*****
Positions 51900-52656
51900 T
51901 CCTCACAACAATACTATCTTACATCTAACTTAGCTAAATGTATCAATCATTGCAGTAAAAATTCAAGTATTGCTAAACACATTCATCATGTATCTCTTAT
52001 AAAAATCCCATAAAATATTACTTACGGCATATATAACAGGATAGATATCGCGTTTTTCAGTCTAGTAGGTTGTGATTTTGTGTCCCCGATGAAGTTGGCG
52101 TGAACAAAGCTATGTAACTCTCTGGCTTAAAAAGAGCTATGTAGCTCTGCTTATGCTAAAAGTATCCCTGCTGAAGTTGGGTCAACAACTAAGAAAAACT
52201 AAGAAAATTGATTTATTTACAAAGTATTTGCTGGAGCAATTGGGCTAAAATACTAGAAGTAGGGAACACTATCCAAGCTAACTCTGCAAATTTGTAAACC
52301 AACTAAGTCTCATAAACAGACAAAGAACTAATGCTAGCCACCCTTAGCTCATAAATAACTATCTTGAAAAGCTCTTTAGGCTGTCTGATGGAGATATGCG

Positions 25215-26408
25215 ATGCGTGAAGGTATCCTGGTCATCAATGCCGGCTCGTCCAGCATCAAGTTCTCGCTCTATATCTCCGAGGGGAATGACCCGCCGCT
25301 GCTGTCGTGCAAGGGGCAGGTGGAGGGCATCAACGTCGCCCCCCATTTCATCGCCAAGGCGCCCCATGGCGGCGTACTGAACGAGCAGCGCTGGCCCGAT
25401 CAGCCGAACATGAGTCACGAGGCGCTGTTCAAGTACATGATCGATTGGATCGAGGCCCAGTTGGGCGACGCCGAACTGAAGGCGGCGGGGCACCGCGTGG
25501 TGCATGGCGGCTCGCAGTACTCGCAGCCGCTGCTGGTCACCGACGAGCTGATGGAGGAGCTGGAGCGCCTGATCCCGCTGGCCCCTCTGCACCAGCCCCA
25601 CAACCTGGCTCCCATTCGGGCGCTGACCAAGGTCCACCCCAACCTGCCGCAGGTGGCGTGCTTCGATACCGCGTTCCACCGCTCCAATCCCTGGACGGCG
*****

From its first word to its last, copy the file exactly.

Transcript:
Positions 51900-52656
51900 T
51901 CCTCACAACAATACTATCTTACATCTAACTTAGCTAAATGTATCAATCATTGCAGTAAAAATTCAAGTATTGCTAAACACATTCATCATGTATCTCTTAT
52001 AAAAATCCCATAAAATATTACTTACGGCATATATAACAGGATAGATATCGCGTTTTTCAGTCTAGTAGGTTGTGATTTTGTGTCCCCGATGAAGTTGGCG
52101 TGAACAAAGCTATGTAACTCTCTGGCTTAAAAAGAGCTATGTAGCTCTGCTTATGCTAAAAGTATCCCTGCTGAAGTTGGGTCAACAACTAAGAAAAACT
52201 AAGAAAATTGATTTATTTACAAAGTATTTGCTGGAGCAATTGGGCTAAAATACTAGAAGTAGGGAACACTATCCAAGCTAACTCTGCAAATTTGTAAACC
52301 AACTAAGTCTCATAAACAGACAAAGAACTAATGCTAGCCACCCTTAGCTCATAAATAACTATCTTGAAAAGCTCTTTAGGCTGTCTGATGGAGATATGCG

Positions 25215-26408
25215 ATGCGTGAAGGTATCCTGGTCATCAATGCCGGCTCGTCCAGCATCAAGTTCTCGCTCTATATCTCCGAGGGGAATGACCCGCCGCT
25301 GCTGTCGTGCAAGGGGCAGGTGGAGGGCATCAACGTCGCCCCCCATTTCATCGCCAAGGCGCCCCATGGCGGCGTACTGAACGAGCAGCGCTGGCCCGAT
25401 CAGCCGAACATGAGTCACGAGGCGCTGTTCAAGTACATGATCGATTGGATCGAGGCCCAGTTGGGCGACGCCGAACTGAAGGCGGCGGGGCACCGCGTGG
25501 TGCATGGCGGCTCGCAGTACTCGCAGCCGCTGCTGGTCACCGACGAGCTGATGGAGGAGCTGGAGCGCCTGATCCCGCTGGCCCCTCTGCACCAGCCCCA
25601 CAACCTGGCTCCCATTCGGGCGCTGACCAAGGTCCACCCCAACCTGCCGCAGGTGGCGTGCTTCGATACCGCGTTCCACCGCTCCAATCCCTGGACGGCG